Report: ‘Automation Generation’ Combats Burnout With Automation Software Technology
Employees, who are increasingly asked to produce more with fewer resources, are looking favorably on process automation solutions as a way to keep up, according to the results of a new report. The 2023 Automation Generation Report commissioned by intelligent automation technology provider UiPath found 60 percent of those polled agree that automation software can help alleviate the burnout they are feeling and seeing among their colleagues.
According to the research, which polled 6,400 workers globally, nearly 30 percent of respondents said they personally have been asked to take on more tasks in the past six months because of layoffs or hiring freezes. An overall talent shortage plaguing many technology fields has only added to the burden rank-and-file employees are feeling.
UiPath calls the group of workers embracing intelligent automation software solutions the “Automation Generation.” Overall, survey respondents said—when asked what aspects of their job would change with the help of automation tools—they wanted more flexibility when it comes to their work environment (34 percent), more time to learn new skills (32 percent), and more time during the workday to focus on critical tasks (27 percent).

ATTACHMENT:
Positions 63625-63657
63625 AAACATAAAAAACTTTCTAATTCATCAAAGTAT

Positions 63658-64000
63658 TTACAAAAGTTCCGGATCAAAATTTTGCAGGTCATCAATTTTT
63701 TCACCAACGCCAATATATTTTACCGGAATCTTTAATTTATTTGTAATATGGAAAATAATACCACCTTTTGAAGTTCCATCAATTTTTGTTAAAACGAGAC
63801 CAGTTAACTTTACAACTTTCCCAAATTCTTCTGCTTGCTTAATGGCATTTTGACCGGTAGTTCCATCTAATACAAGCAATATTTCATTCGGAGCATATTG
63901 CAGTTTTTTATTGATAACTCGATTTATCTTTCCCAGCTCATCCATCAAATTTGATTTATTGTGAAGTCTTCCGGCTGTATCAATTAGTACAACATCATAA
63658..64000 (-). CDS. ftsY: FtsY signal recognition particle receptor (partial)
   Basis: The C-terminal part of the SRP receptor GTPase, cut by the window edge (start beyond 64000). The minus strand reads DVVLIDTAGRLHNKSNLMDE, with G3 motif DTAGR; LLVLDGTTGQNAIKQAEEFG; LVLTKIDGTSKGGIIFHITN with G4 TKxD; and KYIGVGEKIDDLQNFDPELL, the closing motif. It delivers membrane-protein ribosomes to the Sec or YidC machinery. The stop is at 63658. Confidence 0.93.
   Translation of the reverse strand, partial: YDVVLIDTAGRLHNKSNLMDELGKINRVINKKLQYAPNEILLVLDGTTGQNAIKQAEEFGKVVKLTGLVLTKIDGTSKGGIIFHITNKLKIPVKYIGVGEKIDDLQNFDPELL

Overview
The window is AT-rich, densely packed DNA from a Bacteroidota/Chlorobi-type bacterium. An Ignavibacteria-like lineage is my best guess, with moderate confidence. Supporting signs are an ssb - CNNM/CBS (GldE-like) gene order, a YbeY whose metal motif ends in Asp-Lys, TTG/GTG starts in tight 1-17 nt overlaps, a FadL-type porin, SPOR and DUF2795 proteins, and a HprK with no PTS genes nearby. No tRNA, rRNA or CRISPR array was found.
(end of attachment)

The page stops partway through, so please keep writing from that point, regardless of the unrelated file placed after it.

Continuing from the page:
“Disruption in the workplace and macroeconomic factors often mean employees are asked to bear that burden by doing more with less—but it doesn’t need to be that way,” said Brigette McInnis-Day, chief people officer at UiPath. “The employees of Automation Generation are embracing AI-powered automation so they can better manage their workloads, excel in their careers, and improve their work-life balance. Businesses that deploy AI in an open, flexible, and enterprise ready way are best positioned to attract and retain the types of employees that will help them thrive in an automation-first world. Automation is a key differentiator for companies to attract and retain by empowering employees and driving engagement.”
While the UiPath report tries not to define the “Automation Generation” by age, the research did find younger workers generally more accepting of automation solutions than older ones. When asked if AI-powered automation solutions would help them at work, nearly 70 percent of GenZ employees (born between 1997 and 2012) agreed compared to 63 percent of Millennials (1981-1996), just over half of Gen X workers (1965-1980) and only 44 percent of Baby Boomers (1946-1964).
Overall, 31 percent of those polled in the report are already using business automation solutions at work. The work they most want automation help from includes analyzing data (52 percent), inputting data/creating datasets (50 percent), resolving IT/technical issues (49 percent) and running reports (48 percent).
Source : RPA Today
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